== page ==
It was my good fortune serve as President of the Society during this past year. I leave that position with a great deal of appreciation for the exceptional work being done and for the learning opportunities this role has afforded me.
I knew that the Board of Directors would be there both for support and to ensure that nothing inadvertently went “off course.” In fact, this was more than borne out. The people you as members have chosen to lead our Society are exceptional in their dedication to the Society as well as in the wisdom and creativity that they employ in governing it. This is certainly true as well with our Administrator, Tracey Martin.
The visible evidence of this work is to be seen in the exceptional quality of our journal, our Bulletin, our web page, our convention programming, our webinar series, and in the Society’s grants and awards. But as well, there are many less public ways in which the Board is actively at work promoting the Society and its mission. They deserve our appreciation.
My own particular focus this year has been on examining and implementing ways to increase the Society’s presence as a global organization. To this end, we appointed an International Affairs Task Group (co-chaired by Fred Leong and Patrick Leung) that has been instrumental in really moving us ahead. The Board of Directors has approved the creation of an International Affairs Domain, which will shortly be brought for vote to the membership as it will require a by-laws change. We are off to an excellent start and I know that as President and President-elect, respectively, Armand Cerbone and Jeff Zimmerman are committed to continuing this global push.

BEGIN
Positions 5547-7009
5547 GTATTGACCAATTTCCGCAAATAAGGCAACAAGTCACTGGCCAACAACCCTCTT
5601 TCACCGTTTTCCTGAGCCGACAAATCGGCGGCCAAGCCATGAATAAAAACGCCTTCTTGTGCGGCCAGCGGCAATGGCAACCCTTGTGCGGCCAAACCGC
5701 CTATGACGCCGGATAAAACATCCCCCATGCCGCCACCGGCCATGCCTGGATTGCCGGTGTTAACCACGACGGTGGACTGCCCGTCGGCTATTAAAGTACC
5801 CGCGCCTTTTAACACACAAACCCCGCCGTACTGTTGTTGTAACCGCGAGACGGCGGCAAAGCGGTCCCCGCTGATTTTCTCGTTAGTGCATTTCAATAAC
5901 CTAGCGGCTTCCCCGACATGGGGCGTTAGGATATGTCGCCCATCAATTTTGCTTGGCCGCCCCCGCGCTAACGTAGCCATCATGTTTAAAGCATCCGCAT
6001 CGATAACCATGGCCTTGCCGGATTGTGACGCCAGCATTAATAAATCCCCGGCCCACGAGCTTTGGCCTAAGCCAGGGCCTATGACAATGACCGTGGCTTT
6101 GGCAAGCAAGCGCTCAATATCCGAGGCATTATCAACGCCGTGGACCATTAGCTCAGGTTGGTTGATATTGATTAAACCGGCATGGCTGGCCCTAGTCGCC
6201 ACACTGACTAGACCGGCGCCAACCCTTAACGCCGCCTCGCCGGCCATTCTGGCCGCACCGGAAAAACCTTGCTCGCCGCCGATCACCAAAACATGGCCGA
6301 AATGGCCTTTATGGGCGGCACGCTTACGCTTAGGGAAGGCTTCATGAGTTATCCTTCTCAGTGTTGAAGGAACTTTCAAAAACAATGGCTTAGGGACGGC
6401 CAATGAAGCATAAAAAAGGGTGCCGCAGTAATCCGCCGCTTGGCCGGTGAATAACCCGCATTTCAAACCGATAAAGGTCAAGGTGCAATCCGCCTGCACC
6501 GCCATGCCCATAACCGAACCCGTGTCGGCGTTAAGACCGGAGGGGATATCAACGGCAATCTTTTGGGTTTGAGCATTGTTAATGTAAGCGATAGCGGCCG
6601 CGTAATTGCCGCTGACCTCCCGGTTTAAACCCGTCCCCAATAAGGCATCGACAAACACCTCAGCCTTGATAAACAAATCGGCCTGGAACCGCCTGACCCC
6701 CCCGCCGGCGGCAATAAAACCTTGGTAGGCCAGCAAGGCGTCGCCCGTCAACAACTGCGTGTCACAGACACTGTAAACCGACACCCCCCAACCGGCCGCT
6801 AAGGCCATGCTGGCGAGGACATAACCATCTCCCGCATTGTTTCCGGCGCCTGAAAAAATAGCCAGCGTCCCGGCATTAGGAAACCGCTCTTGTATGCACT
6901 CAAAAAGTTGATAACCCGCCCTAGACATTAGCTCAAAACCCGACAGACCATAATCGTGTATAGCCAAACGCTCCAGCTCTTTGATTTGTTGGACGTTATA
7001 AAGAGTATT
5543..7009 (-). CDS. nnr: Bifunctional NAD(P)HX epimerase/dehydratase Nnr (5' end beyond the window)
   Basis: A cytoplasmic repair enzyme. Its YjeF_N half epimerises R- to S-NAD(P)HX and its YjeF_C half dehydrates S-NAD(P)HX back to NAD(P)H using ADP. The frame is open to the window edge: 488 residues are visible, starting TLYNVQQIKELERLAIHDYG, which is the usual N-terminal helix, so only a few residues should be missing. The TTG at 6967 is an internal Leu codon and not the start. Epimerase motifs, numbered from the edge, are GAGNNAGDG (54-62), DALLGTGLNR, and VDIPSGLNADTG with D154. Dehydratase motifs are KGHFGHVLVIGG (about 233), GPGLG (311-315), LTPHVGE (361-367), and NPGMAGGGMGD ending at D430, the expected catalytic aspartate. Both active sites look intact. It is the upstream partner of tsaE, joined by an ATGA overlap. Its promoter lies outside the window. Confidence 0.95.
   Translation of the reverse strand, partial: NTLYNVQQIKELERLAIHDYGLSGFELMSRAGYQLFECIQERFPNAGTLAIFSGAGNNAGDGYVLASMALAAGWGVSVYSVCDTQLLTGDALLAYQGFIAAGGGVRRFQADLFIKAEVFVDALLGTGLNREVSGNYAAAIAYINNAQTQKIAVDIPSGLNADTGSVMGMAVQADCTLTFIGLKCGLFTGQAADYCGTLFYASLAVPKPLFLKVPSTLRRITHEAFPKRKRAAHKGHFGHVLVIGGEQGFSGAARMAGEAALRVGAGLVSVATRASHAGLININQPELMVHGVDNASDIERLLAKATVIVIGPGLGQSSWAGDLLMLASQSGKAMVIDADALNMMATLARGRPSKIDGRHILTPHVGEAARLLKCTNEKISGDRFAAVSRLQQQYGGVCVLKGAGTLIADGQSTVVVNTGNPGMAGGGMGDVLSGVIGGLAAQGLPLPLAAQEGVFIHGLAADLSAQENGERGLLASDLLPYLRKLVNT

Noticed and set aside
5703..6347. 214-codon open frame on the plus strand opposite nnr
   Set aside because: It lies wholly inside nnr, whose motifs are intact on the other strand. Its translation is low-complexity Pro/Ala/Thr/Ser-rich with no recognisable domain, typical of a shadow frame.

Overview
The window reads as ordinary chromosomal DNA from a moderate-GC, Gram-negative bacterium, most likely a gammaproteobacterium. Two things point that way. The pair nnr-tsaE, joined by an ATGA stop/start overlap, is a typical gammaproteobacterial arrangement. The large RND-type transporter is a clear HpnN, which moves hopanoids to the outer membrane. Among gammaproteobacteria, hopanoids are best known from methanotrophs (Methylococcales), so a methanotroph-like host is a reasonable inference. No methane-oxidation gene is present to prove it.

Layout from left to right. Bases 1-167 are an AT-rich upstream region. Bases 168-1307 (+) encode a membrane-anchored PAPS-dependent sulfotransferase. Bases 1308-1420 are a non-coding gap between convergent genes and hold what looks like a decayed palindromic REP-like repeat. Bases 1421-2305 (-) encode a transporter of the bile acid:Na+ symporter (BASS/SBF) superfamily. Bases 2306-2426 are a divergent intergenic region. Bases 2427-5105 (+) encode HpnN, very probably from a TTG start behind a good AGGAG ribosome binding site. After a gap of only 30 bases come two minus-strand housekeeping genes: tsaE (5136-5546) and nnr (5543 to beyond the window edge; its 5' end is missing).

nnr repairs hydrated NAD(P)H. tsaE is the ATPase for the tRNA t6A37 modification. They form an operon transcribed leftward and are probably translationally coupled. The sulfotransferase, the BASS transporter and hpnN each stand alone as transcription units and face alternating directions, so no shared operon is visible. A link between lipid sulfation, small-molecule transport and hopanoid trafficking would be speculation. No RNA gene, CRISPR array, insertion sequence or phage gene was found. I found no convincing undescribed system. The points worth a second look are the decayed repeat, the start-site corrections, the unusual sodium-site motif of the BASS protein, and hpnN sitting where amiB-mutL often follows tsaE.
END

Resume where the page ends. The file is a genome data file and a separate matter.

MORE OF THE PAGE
I would offer, though, that to become an intellectually vibrant global Society we will need to become more effective in ensuring that the exchange of ideas becomes (in the words of my colleague, Changming Duan) a two-way street. That is, ideas about psychotherapy change mechanisms and procedures need to flow not only from the United States, but also to the United States. This idea exchange can occur in a number of ways, including particularly ensuring international content in our convention programming, on our web pages, in our journal, our webinars and in this Bulletin. I am pleased, therefore, that in this issue of the Bulletin Beatriz Gómez describes the work of the Aiglé Foundation, which has become highly influential throughout Latin America. As Dr. Gómez notes in her piece, Dr. Héctor Fernández-Alvarez, one of Aiglé’s co-founders, was recently selected as the recipient of the 2016 APA Award for Distinguished Contribution to the International Advancement of Psychology. I would like to add my personal congratulations, and I look forward to learning a great deal more about psychotherapy as it is practiced around the world.
In short, I have been personally and professionally enriched by this year as the Society’s President. I am very appreciative for having had the opportunity.
Cite This Article
Goodyear, R. (2015). Appreciations. Psychotherapy Bulletin, 50(4), 2.